John & Mary Catholic in the Spotlight
" Are there clunkers in the new translations? Undoubtedly. But will ICEL’s attempt to restore the sacral vocabulary and linguistic rhythms of the Roman Rite to Catholic worship within the Anglosphere destroy our ability to pray as a community? Please; we’re not morons. I’d even venture the guess that prayers translated with far more fidelity to the Latin originals will be a step toward a deeper, more prayerful encounter with what Bishop Trautman rightly calls “the greatest gift of God, the Eucharist.”
Suppose for a minute that Catholics do come across unfamiliar words in the liturgy. Oddly enough, publishers seem to have anticipated such a dilemma by coming out with a book that - wait for it - provides the meaning of unfamiliar words. Even easier, if one were to Google, for example, "unsullied", and click on the first result, one would find the alternate meaning of "clean". The next time that word came up - in the liturgy or elsewhere - it would no longer be a mystery. More importantly, it would, I believe, lead to a higher level of engagement in said liturgy. Speaking at least for myself, I believe I would find myself more likely to pay attention if I had invested even a small amount of time into discovering the meaning of the prayers. Besides, having some level of mental engagement (hearing uncommon vocabulary) can only force listeners to pay closer attention, and I don't think anyone's arguing against that. A common tip in SAT prep for the Verbal section is to use context to determine or make an educated guess at the meaning of a word. Again, I think we would all be better off if we paid closer attention to what has sadly become all-too-familiar and zoned-out-upon words (I speak as much to myself here as to anyone).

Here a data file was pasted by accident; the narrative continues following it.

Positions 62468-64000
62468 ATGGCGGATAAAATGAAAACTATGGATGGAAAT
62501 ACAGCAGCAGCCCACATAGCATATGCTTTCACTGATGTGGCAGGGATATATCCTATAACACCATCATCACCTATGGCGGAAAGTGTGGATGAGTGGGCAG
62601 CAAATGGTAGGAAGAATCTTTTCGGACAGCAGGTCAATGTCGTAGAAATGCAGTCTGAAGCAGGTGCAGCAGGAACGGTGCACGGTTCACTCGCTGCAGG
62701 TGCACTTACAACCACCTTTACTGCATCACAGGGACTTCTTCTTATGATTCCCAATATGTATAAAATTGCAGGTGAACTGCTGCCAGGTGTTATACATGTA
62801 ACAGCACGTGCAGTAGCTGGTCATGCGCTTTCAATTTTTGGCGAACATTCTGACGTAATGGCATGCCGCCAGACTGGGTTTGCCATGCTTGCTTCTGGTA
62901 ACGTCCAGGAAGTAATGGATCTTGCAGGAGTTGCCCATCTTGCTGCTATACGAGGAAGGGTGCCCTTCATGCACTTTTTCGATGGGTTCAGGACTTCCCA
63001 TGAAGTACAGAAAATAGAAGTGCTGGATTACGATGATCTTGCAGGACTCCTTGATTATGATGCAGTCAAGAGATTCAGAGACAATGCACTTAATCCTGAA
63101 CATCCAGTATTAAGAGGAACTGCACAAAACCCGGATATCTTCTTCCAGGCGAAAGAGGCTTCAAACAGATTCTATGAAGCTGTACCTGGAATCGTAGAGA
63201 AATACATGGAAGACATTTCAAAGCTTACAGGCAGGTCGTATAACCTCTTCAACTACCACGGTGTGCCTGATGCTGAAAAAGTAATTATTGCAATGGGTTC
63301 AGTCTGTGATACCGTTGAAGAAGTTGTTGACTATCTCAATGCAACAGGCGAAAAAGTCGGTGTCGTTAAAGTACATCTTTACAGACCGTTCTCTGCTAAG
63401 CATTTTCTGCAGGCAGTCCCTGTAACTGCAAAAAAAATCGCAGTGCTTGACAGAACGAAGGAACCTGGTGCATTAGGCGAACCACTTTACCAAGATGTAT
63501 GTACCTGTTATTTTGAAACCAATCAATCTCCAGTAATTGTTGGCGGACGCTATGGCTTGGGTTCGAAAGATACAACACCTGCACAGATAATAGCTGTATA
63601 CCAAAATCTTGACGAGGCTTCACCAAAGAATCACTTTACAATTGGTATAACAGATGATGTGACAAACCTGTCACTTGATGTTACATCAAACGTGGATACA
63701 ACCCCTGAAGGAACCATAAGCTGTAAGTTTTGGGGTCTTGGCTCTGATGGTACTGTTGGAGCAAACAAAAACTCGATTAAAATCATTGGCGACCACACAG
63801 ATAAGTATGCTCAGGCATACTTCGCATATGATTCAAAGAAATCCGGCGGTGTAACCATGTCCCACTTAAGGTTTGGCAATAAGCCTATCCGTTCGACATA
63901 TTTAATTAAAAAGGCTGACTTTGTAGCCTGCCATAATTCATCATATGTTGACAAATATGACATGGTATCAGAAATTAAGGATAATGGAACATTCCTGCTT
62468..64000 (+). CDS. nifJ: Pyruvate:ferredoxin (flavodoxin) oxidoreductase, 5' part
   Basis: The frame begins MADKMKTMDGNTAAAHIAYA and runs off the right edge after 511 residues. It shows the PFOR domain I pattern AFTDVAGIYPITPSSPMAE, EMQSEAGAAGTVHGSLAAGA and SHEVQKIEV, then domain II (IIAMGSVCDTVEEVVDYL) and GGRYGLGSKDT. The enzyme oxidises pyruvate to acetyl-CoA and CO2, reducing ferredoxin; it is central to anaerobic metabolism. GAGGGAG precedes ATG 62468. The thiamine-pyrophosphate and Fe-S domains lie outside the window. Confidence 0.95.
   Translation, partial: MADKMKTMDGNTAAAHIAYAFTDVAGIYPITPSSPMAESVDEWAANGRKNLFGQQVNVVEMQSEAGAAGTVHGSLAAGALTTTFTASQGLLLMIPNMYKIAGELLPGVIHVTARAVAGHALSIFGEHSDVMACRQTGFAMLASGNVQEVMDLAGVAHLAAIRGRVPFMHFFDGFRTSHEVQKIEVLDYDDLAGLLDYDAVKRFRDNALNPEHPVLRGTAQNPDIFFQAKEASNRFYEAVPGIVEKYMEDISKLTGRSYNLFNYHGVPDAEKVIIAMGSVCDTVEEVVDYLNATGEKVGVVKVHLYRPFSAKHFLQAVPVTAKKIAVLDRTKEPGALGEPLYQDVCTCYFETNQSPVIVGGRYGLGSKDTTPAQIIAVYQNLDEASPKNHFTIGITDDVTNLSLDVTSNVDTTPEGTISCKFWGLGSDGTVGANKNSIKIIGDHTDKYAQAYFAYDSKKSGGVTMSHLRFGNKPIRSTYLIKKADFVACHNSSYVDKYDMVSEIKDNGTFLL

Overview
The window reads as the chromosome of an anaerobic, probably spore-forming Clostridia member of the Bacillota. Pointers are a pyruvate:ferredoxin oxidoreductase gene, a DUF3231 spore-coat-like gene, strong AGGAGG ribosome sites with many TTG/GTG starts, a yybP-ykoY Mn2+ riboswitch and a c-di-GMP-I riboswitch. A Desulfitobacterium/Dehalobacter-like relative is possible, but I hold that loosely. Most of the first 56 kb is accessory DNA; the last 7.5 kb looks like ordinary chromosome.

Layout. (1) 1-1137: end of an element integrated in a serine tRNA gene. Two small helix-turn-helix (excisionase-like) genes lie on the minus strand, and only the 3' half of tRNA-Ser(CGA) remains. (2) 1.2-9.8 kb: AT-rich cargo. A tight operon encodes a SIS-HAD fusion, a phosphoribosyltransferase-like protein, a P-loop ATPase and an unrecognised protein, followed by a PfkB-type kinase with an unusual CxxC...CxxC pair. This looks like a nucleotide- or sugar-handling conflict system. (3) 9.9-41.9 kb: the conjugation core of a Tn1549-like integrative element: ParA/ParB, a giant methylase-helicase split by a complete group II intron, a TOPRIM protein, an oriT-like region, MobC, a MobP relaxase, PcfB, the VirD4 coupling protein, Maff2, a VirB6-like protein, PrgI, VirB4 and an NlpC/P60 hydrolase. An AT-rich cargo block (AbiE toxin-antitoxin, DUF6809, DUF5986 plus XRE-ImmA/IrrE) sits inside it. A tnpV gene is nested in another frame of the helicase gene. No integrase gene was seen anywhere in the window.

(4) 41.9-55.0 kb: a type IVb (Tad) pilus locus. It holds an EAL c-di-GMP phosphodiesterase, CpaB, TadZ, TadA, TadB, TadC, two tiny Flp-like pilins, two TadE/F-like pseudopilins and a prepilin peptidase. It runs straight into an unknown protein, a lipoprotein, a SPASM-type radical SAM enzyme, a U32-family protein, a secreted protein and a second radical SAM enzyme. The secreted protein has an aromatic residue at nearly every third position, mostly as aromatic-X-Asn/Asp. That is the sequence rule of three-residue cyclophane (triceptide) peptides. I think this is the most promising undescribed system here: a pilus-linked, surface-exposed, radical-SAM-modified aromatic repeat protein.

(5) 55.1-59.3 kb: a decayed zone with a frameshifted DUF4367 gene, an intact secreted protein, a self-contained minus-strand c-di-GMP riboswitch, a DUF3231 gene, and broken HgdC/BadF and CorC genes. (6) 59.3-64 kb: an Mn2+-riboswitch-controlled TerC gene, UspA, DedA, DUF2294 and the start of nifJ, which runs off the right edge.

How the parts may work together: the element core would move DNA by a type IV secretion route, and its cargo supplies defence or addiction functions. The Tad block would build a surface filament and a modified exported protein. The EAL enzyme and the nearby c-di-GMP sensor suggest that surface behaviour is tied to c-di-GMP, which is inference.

Not only that, but the distinction between the language of the liturgy and the language of everyday conversation leads to a heightened sense of propriety. When one steps into a church, one is (hopefully) reminded visually that they are in a special place. The sights, smells, and music serve as a reminder that this is something set apart, and so too should the words spoken. When you receive a wedding invitation, it doesn't say "My parents and his parents want you to come to our wedding on June 7 - 1:30-ish. Let us know if you can make it." Rather, the words used denote the significance of the event taking place.
I mentioned SAT prep before. Most 11th & 12th grade students are required or strongly encouraged to take an SAT prep class. A bit part of that is studying vocabulary, including words like "abase", "abstruse", "onerous", and "obviate". If the average high-schooler can familiarize themselves with those words, which they'll rarely use, I think they can handle "sullied" and "unfeigned", which will - God willing - be used every Sunday in every Catholic church.